There are a number of teaching systems available for meal planning but they are all subject to limitations. The emphasis should be on appropriate advice conveyed in the most appropriate way for a particular individual. There should not necessarily be a focus on one specific teaching system.
In the past, the main educational tool in the dietary education of people with diabetes, particularly for Type 1 diabetes, was the exchange system.
Measurement of carbohydrate intake by using an exchange system devised by R. D. Lawrence was considered to be essential for good blood glucose control. The exchange system was devised to ensure that carbohydrate was included with meals and snacks but it resulted in a restriction of carbohydrate.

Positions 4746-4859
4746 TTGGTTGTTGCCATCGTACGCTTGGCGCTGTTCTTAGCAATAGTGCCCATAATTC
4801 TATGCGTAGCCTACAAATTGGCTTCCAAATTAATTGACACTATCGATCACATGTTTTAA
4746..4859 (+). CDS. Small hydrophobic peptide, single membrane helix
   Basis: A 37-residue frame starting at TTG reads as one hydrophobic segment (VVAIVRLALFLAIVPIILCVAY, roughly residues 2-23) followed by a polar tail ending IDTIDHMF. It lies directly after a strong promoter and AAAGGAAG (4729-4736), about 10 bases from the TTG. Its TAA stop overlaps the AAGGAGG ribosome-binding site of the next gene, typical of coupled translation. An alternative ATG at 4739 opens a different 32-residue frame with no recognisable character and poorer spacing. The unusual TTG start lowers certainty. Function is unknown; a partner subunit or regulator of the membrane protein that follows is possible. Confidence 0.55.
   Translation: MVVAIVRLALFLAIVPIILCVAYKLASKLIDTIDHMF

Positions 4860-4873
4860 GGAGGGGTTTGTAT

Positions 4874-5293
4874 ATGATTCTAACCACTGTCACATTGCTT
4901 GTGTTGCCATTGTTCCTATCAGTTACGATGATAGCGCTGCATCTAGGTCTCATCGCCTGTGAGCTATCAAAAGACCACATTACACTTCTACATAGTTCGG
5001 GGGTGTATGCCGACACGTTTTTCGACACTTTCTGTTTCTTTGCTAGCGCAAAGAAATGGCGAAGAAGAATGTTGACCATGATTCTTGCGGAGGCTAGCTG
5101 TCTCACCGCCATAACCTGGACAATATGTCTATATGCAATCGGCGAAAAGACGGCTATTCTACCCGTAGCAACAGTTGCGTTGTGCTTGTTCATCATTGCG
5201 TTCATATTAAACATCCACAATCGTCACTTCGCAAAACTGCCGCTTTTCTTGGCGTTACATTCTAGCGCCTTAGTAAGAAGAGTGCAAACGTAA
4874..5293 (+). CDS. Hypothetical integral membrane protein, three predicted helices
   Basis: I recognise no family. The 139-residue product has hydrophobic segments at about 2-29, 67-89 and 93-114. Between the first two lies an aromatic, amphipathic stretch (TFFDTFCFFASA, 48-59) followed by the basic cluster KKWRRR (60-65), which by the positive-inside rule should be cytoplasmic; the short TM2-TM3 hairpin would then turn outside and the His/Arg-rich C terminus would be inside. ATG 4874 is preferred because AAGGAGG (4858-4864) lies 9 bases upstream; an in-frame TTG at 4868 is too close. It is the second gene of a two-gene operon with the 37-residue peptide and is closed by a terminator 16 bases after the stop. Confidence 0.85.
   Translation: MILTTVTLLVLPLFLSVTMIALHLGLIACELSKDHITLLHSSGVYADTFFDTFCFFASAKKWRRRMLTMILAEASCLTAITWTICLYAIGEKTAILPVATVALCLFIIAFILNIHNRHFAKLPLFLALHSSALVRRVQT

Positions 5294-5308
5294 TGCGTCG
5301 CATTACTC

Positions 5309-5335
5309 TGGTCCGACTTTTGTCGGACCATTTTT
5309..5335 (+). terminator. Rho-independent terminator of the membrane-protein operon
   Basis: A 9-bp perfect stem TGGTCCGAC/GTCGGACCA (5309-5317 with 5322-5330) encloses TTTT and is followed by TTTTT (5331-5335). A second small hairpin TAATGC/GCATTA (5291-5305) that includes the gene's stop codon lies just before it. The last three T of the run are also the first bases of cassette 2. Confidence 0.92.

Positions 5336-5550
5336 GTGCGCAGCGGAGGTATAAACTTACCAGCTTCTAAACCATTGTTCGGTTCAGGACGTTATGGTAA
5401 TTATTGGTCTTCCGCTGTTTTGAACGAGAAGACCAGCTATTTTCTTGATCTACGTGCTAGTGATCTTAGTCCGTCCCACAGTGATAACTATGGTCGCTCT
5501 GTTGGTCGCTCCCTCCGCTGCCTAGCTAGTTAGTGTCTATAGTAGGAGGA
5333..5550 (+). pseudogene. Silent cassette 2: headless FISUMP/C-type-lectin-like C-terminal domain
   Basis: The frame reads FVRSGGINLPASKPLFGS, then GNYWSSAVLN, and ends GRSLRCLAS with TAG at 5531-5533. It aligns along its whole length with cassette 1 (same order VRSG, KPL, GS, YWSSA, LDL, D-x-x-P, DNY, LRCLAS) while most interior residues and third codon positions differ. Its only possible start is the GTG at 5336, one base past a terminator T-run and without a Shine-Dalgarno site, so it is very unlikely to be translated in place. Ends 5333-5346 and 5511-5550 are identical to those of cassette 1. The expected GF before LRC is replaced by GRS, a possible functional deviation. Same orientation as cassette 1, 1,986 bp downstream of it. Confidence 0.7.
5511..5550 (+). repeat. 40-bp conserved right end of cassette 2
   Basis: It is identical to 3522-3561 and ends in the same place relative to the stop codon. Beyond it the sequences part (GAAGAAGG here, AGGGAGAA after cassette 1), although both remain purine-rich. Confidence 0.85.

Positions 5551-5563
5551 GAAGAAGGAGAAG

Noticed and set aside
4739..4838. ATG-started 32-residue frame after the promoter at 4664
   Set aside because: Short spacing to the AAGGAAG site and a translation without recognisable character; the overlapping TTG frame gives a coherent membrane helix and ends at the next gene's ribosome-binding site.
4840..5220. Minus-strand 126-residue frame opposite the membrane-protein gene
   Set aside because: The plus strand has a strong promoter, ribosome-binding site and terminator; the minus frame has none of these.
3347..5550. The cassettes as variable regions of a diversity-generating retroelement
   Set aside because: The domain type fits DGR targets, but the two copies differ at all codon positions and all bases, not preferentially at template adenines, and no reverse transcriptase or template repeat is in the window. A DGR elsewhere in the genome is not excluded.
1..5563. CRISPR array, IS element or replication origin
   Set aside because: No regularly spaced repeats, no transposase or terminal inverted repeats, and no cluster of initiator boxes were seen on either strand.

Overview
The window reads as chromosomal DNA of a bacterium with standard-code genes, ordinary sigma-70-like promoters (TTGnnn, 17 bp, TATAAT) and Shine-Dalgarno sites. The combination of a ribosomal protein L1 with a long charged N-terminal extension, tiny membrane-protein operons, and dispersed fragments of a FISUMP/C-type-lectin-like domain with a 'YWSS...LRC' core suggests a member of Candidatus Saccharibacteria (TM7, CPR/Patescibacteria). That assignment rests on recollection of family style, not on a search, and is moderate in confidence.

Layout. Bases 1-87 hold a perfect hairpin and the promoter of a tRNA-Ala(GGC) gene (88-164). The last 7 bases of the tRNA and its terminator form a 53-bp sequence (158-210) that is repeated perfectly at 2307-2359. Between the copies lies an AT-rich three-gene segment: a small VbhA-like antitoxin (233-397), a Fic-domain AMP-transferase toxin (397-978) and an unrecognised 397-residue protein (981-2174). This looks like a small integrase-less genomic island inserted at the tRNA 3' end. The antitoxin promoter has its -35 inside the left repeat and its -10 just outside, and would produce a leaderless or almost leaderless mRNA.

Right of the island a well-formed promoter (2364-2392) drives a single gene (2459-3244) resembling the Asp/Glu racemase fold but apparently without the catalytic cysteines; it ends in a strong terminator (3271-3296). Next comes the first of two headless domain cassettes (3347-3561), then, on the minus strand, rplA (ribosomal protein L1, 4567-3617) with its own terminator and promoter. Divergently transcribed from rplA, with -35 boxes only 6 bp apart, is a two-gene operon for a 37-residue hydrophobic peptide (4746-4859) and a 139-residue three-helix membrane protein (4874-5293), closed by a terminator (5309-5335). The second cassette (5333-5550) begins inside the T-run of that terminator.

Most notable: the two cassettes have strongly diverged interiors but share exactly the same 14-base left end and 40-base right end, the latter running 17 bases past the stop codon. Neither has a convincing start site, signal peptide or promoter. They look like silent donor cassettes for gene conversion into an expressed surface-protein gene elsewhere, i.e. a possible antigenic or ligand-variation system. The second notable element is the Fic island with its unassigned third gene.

People with diabetes were advised on the amount of carbohydrate they should consume by the prescription of a number of exchanges per meal or snack, over the day. The exchanges were based on units of 10 g carbohydrate and lists of foods containing 10 g were used to swap foods and vary dietary intake.
Another tool, the plate model, can be used to assess and convey the proportions of the different foods that make up the appropriate macronutrient composition of the diet. There are various adaptations including the Balance of Good Health, a national teaching model for food selection, launched in 1993 in the UK, by the Department of Health, Ministry of Agriculture, Fisheries and Food and the Health Education Authority.
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